With the holiday buying fever behind us, the avalanche of product returns is now underway. Given that £17billion worth of goods was bought online during the Christmas shopping period, from Black Friday to Boxing Day – it can be expected that the frenzy of returns will hit many retailers hard. Since 15%-20% of goods bought online are normally returned, that means that £2.5billion worth of returns is expected, according to research from LCP Consulting.
The expected surge in returns was so great that Royal Mail even dubbed Tuesday 2ndJanuary, ‘Take-back Tuesday’, as returns were expected to double compared to December’s daily average return figures. Online item returns are expected to be particularly high following a change in shopping behaviour within British households. 90% of households now have access to the internet, compared to only 57% in 2006 and 86% in 2016; online shopping has in turn seen a sharp increase with 77% of adults buying goods or services online, compared to only 53% in 2008, according to research from the Office of National Statistics.
However, despite the sheer number of returns expected and received every year, many retailers are still not putting enough emphasis on developing and implementing efficient return strategies. A customer’s return experience is as important as their sales experience; today’s customers expect flexibility, convenience, and transparency in their return experience. Moreover, further research from Royal Mail indicates that nearly half of shoppers (47%) said they would be unlikely to shop with a retailer again if it charged for returns, and three in five shoppers expect to receive free returns regardless of the amount spent, and said they would switch retailers if it wasn’t provided.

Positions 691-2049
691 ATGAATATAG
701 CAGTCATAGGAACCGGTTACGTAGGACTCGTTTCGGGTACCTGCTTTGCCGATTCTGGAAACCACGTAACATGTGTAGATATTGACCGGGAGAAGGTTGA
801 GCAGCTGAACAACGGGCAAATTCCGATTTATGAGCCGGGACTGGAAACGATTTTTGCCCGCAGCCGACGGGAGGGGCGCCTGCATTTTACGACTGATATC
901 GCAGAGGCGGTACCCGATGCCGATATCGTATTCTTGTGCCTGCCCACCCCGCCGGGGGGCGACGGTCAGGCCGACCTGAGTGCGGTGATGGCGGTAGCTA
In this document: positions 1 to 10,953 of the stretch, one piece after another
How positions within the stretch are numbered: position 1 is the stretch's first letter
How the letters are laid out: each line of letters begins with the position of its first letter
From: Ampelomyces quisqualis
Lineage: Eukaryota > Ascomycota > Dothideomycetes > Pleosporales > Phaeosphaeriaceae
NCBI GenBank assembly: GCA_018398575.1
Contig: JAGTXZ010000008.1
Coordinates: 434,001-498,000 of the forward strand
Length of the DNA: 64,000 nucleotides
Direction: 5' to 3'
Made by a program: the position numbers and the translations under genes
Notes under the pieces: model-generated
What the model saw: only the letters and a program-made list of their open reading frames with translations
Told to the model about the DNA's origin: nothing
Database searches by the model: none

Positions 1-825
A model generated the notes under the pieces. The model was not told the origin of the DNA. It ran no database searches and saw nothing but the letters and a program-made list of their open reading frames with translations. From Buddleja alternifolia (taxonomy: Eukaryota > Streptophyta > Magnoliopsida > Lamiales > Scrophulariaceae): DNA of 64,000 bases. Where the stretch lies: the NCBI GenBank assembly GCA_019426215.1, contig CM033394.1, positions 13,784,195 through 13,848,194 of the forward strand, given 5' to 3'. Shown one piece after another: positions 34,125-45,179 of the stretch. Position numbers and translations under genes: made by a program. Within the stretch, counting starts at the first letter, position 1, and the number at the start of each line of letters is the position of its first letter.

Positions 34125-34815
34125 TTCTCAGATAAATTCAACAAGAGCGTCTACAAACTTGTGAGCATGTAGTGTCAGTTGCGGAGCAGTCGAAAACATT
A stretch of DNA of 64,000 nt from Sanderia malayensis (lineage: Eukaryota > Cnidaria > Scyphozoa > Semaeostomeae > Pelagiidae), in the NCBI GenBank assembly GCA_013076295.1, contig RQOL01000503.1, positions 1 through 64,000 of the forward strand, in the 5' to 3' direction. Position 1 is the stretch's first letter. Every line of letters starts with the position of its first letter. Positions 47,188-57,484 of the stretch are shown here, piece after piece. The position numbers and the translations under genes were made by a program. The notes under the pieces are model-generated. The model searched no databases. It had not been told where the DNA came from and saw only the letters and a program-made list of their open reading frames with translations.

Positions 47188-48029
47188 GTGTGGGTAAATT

Clearly a frictionless and quick returns process is vital if retailers want to retain customers; after all, Royal Mail research also concludes 60% of shoppers would be less likely to shop with a retailer again following a difficult returns experience. The impact of a good versus a poor customer experience shows that return policies are no longer just part of a company’s back-room logistics strategy—they’re now a valuable lever for brand equity. Companies with a suitable and generous return policy are often the ones with the highest number of loyal customers, and these successful retailers are likely to offer a range of services to ease the process.